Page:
Unfortunately, KiokuDB::Tutorial's example of using Search::GIN hardcodes knowledge of how the Person class should be indexed into the database ->connect call. I'm sure this was just done for the sake of showing the simplest possible example, but here's how I set things up so that my ->connects don't have to change when a new class or index is added.

Moose and KiokuDB, one week in, part 2

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My second trip to #kiokudb came about when I got to the point of wanting to edit my objects through a web interface, which called for identifying the object I was editing. While Kioku was assigning unique IDs to each object which would be perfect for the purpose, the objects themselves didn't have access to their IDs and so couldn't provide them to my templates for insertion in the pages. Starting from my root node and walking the object graph every time seemed unreasonable and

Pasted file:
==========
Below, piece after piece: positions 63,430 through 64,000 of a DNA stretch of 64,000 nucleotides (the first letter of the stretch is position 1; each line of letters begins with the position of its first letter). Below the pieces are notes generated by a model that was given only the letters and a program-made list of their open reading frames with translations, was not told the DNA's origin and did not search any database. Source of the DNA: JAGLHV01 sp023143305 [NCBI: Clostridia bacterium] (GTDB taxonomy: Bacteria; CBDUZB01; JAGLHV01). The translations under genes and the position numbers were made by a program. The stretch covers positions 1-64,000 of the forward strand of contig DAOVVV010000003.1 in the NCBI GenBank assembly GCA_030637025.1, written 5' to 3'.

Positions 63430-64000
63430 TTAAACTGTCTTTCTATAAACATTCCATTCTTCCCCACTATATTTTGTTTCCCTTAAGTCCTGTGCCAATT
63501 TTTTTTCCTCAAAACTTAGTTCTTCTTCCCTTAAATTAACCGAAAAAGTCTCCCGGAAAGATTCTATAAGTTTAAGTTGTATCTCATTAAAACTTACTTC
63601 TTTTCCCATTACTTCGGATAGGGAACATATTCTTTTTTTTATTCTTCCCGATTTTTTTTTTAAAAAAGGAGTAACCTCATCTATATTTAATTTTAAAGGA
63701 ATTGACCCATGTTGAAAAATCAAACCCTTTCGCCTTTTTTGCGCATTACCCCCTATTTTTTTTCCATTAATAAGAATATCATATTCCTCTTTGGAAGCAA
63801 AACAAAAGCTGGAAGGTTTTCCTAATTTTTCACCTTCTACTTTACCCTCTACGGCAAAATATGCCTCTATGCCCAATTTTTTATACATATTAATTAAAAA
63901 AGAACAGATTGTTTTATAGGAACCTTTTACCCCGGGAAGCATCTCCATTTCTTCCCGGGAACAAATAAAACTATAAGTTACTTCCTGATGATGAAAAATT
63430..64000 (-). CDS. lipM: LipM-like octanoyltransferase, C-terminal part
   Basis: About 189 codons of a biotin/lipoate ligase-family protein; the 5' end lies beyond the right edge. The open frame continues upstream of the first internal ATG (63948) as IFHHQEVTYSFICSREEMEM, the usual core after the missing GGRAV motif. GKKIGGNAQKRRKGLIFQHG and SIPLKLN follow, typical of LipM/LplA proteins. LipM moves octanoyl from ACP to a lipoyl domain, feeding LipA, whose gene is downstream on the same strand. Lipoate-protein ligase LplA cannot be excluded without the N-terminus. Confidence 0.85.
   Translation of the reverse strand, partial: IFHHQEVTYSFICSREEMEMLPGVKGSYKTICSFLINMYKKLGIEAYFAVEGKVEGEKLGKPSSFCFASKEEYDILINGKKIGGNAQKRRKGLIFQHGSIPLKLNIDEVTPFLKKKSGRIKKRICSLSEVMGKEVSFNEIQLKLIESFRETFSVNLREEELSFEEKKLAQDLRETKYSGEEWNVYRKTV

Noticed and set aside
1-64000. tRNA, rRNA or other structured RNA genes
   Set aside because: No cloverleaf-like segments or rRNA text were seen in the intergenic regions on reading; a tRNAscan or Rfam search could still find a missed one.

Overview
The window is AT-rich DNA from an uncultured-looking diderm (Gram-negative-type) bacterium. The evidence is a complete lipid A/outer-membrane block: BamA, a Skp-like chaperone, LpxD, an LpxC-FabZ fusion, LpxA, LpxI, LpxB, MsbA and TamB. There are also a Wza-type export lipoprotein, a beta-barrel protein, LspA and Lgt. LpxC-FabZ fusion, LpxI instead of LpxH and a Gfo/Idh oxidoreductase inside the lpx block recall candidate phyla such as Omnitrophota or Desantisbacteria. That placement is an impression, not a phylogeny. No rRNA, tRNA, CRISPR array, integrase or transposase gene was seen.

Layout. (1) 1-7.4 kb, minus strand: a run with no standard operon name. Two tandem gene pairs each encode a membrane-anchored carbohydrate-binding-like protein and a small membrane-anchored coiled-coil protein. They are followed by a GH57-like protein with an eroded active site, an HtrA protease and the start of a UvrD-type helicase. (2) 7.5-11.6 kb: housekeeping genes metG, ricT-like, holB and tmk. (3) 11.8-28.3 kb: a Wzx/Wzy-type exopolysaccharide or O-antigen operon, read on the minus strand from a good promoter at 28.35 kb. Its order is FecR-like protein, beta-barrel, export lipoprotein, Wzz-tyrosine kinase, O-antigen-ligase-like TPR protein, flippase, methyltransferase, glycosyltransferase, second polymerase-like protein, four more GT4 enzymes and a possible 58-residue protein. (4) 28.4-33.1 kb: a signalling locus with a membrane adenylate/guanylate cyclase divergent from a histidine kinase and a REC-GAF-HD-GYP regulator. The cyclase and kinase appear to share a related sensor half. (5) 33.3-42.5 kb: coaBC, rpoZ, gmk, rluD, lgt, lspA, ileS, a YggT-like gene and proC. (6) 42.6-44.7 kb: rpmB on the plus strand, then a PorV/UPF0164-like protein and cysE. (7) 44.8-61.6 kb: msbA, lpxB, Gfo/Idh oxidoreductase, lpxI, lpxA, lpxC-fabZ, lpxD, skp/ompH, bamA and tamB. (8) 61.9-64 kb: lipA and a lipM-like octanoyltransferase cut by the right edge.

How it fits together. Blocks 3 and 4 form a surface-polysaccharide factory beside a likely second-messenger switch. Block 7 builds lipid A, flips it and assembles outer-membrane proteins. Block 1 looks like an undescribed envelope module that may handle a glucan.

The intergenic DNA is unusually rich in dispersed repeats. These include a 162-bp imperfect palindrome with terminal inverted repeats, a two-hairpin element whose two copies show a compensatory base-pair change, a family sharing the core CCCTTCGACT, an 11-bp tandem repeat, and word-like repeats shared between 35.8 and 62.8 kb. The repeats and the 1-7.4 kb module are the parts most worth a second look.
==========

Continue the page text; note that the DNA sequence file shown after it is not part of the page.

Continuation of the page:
$dir->store($obj);
$obj->id($dir->object_to_id($conf));
$dir->store($obj);
was thoroughly unsatisfactory, even ignoring its issues with handling objects stored indirectly by reference.

Moose and KiokuDB, one week in

Dave Sherohman's picture

As mentioned in my last post here, I've recently started in on a free-time project to teach myself some of the more-currently-popular modules that I haven't been using. So far, that means Moose and KiokuDB. Moose has been coming along pretty readily so far (I'm not entirely sure whether that's because of MooseX::Declare or in spite of it), but KiokuDB has had me scratching my head quite a bit and sent me off to IRC twice for help.